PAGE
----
Becoming Catholic – An Overview of the RCIA

Faithful to the commissioning of Jesus Christ to His first Apostles to “go out and make disciples of all nations…” (Matthew 28:19), the Catholic Church welcomes new adult members through a faith formation process called the Rite of Christian Initiation of Adults, or R.C.I.A. The RCIA is a journey of faith through which new adult members come to know Jesus Christ and the faith, tradition, and rituals which He has passed down to us. This journey of faith is a gradual process of conversion, through which a person’s first stirring of faith and God’s presence in one’s life is transformed into a life lived in true faith, love, and justice, lived in communion with other Catholics throughout the world and most fully realized in the Holy Sacrifice of the Mass.

The RCIA is marked by several ceremonial stages and periods of learning through which a person becomes a full member of the Catholic Church. The timing of each stage varies according to the spiritual readiness of the individual person, so a person may take as much time as he or she needs in the initiation process before entering into full initiation in the Church through the sacraments of Baptism, Confirmation, and Holy Eucharist.

Who can begin the RCIA journey?

Anyone who is open to strengthening or re-discovering their faith and desires to know more deeply about God and His Church is open to undergoing the RCIA process. Typically, the RCIA model applies to the following individuals:

·         Unbaptized: Those individuals 16 years of age and older who have never been baptized, and who sincerely seek to convert their lives over to God are known as “catechumens.”

·         Baptized in another Christian Church: Those who have been baptized in another Christian denomination and who desire to enter into full communion with the Catholic Church are called “candidates.”

·         Baptized but uncatechized Catholic Adults: Those who have already been baptized in the Catholic Church, but who wish to complete their initiation in the Catholic Church, are prepared to celebrate the sacraments of Reconciliation, Confirmation, and Holy Eucharist. These individuals are also considered “candidates.”

The 5 Stages of the RCIA:

1.       Period of Pre-catechumenate or Inquiry – this stage marks a time when the individual first expresses interest in becoming Catholic and becomes acquainted with the Catholic Church and some of its teachings with the help of the parish community. The end of this stage is marked by the Rite of Acceptance, during which the inquirer publicly expresses their desire to enter into full communion with the Catholic Church and the parish community affirms their desire to follow God’s call.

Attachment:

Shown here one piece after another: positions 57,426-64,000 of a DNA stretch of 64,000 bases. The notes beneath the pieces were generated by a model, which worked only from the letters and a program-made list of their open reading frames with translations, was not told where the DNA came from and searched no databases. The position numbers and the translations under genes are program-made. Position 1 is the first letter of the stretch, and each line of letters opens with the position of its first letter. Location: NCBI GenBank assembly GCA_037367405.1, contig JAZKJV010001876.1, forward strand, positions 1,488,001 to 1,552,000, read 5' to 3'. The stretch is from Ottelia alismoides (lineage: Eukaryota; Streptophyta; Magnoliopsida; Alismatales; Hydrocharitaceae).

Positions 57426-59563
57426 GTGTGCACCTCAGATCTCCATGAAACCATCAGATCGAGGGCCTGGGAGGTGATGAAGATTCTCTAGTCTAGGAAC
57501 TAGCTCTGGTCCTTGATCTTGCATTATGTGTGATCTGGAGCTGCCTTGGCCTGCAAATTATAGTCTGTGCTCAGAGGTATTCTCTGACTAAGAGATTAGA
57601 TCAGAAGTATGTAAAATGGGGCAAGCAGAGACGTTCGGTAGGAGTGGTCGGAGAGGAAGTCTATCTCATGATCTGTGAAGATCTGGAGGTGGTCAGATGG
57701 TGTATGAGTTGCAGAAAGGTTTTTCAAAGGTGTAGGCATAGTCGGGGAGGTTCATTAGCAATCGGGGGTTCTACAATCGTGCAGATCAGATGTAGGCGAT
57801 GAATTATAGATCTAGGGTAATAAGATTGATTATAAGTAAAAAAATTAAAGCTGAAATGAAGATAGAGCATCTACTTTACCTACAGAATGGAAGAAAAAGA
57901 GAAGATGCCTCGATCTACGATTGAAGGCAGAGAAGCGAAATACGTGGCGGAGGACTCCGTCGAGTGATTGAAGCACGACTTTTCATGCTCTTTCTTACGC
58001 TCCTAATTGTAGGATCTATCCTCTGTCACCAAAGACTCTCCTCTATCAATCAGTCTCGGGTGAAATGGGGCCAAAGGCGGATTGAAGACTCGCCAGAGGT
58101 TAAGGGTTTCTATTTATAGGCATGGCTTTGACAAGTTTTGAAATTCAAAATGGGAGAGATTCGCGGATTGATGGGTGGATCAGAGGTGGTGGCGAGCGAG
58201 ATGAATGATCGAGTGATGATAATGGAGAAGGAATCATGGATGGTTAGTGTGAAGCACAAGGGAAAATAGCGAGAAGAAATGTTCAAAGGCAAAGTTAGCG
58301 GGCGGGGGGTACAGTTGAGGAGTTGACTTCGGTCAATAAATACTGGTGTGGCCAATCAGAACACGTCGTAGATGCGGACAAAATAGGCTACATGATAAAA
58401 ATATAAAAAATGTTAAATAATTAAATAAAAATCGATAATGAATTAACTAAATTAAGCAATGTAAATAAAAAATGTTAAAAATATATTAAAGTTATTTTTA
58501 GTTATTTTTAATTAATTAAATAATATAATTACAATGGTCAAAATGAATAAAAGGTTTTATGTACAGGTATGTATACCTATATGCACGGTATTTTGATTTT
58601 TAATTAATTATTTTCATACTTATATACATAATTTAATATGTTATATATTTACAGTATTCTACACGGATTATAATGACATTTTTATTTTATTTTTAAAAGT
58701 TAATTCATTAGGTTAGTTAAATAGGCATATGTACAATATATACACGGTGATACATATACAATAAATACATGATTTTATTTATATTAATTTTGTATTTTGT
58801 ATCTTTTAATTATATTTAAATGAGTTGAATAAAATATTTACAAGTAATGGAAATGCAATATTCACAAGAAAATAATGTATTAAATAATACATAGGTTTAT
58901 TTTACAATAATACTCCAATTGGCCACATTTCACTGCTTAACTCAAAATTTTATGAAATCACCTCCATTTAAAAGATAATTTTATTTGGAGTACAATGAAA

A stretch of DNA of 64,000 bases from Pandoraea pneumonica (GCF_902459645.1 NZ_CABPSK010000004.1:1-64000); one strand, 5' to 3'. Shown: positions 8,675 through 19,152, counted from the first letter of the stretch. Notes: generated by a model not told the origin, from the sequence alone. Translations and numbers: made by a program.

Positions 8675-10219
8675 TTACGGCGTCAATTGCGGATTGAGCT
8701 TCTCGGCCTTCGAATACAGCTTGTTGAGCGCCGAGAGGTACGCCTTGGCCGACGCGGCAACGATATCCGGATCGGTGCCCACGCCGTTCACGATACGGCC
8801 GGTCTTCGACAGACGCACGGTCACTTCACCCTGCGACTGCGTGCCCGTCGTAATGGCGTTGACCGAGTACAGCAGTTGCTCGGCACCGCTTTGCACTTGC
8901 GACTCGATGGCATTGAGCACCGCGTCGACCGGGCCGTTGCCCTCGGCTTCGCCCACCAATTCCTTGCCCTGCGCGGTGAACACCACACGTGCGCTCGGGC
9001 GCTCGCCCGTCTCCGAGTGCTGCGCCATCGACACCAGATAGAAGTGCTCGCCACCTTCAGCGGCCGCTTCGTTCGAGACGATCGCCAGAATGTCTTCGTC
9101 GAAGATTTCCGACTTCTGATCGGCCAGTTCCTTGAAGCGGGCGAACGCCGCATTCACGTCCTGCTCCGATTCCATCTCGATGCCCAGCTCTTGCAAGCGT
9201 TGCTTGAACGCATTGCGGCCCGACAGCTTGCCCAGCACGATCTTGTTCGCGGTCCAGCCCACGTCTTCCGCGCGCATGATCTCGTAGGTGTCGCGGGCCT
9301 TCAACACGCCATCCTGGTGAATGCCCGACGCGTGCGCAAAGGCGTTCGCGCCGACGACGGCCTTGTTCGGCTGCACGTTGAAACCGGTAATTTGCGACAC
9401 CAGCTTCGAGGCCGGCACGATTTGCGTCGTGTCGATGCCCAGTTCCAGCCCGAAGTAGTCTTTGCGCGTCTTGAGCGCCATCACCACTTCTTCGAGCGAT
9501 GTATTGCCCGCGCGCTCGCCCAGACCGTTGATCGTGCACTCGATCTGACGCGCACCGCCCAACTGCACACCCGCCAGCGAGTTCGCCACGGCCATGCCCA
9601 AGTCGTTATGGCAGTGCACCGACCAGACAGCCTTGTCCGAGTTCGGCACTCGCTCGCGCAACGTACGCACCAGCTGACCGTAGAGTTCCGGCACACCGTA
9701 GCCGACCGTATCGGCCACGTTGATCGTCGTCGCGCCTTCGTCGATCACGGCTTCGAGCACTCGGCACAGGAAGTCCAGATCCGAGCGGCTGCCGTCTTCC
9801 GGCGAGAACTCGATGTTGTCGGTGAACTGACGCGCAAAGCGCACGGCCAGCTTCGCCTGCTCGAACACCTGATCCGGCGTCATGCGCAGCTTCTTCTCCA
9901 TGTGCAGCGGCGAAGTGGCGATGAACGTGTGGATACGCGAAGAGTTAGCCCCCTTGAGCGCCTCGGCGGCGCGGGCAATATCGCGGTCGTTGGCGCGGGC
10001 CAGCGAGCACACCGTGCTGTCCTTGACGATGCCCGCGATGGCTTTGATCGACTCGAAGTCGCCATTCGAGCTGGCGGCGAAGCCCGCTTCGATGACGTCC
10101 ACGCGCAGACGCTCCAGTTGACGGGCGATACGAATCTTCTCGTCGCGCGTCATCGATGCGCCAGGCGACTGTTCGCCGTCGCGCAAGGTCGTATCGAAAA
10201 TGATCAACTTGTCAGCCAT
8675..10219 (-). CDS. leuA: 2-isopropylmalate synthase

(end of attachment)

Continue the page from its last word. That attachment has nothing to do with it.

2.       Period of Catechumenate – this stage marks an extended period which can last a year or more, and is a time of formation and deeper reflection upon the Sacred Scripture and Tradition of the Catholic Church and how they are lived out in one’s daily life. The end of this stage is marked by the Rite of Election, during which the names of the catechumens are enrolled in the diocese and the catechumens publicly request Baptism and declare their desire to make a deeper commitment to Christ and His Church in the presence of the Bishop.

3.       Period of Purification and Enlightenment – this stage coincides with the liturgical season of Lent and is a time of intense spiritual preparation before receiving the sacraments of initiation. This period is marked by various purification rituals called Scrutinies, which take place during the 3rd, 4th, and 5th weeks of Lent, during which the Elect are invited to reflect more deeply upon their own sinfulness and their desire for salvation in communion with the rest of the Church community.

4.       Reception of the Sacraments of the Initiation – having been thoroughly prepared and immersed in the life of the Catholic faith, the individual receives the sacraments of initiation at the Easter Vigil.

5.       Period of Mystagogy – this is a lifelong period for every Catholic during which the individual, especially the newly initiated Catholic, discovers how one is called to live out their Christian vocation through participation in the liturgy, various acts of charity, and apostolic service in the Church.


For those interested in beginning the RCIA journey, please contact Katy Lover, the Pastoral Care Minister & RCIA Coordinator of St. Andrew Avellino Parish, at: 718-359-5276.